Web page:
Meme culture and the Ukraine crisis

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Freshman English major Jack Burch and freshman theology major Francis Chang study in the library and smile at their phones. Photo by Rosa Venditti.

Memes have once again taken the internet by storm as the Ukraine situation develops, and questions arise as to how we should respond to it. 

Many of these memes center on possible outcomes of the war, the possibility of U.S. citizens being drafted and the heralding of World War III. 

These memes show the stark generational difference in coping with a dire situation. I believe the main reasons behind this are a lack of sensitivity and understanding and the inability to speak seriously about these types of situations.

Freshman education major Miriam Skinner believes that today “people are soft,” and nowadays “people make jokes because they don’t understand a situation.” This would definitely make sense as most citizens in the new generation do not recall the horrors of the great wars and even more recent wars such as Vietnam. 

Generation Z feels disillusioned by the scary possibility of another great war, especially the possibility of getting drafted. The new generation has no wherewithal of the possibility of having to serve in another great war, due to never having to do so in the first place. Because this generation does not know how to deal with such a situation, they make memes to cope, attempting to laugh rather than cry over such a serious situation. 

Some of these memes, for reference, depict how forces  — even soldiers — make light of the situation and do not take the situation seriously even though they may very well be engaged in a full fledged war.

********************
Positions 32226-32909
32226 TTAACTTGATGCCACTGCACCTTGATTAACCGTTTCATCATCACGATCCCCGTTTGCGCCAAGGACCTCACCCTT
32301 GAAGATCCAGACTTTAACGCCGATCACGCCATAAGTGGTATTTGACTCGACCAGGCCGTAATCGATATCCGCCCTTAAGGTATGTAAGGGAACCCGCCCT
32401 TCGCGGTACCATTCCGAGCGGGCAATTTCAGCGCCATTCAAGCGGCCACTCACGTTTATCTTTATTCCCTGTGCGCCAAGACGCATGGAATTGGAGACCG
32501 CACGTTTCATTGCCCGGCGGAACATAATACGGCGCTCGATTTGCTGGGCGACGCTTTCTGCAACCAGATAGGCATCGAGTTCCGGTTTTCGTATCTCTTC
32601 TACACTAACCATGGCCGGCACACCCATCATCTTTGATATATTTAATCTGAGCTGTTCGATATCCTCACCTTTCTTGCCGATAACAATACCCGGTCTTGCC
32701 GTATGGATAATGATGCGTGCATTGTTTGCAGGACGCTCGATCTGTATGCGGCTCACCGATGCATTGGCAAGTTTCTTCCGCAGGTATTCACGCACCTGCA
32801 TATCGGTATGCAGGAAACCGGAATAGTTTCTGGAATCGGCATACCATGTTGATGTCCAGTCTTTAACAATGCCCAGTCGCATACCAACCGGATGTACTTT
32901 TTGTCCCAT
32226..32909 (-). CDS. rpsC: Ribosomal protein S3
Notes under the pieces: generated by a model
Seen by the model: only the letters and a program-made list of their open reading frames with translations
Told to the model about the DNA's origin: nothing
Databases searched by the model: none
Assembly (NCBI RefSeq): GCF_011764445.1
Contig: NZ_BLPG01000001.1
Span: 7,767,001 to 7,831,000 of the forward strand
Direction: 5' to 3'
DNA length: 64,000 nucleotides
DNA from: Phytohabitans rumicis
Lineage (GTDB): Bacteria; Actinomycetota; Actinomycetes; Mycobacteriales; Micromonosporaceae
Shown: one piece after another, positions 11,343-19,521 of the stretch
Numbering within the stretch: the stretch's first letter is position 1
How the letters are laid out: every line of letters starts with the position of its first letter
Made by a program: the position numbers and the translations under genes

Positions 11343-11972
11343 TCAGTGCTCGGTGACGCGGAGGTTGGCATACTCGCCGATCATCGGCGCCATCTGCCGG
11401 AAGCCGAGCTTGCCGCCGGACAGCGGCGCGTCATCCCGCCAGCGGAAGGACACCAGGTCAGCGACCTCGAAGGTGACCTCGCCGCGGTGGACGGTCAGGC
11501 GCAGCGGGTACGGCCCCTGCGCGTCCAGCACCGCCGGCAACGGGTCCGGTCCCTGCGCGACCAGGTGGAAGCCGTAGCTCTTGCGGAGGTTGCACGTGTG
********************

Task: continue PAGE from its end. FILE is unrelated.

Freshman history major Fernando Vian believes that the reason these soldiers do not seem to take the situation seriously on camera may be because “war has gotten so much worse, it is a means to cope with their suffering.” This reaction to war may very well be motivated by fear, but a kind of fear that cannot be shared by those on the ground. 

A certain meme that depicts a Ukrainian farmer jokingly asking Russian soldiers if they want help to tow their tank — leading to heartfelt laughter from both — with his tractor brings to life the desire of both sides to prevent conflict from leading to war; this likewise exhibits the message that both countries at heart want to avoid such a devastating conflict — despite the desires of Putin to accomplish his agenda. Thus, memes are used either as a coping mechanism against the heartbreaking reality or as a way of shedding light on what both sides truly hope to be the outcome.  

I believe that memes that shed light on the situation and respectfully show each side’s desire to avoid war may be necessary to bring awareness to the possible horrors to come. They alert the enormous amount of people on social media of the coming danger, giving them great motivation to campaign for peace and spread this message to others.

Even those memes that are insensitive to the situation show the potentially horrible outcomes — in a humorous setting — this may also serve as a wake up call for many serving as a warning for the future. 

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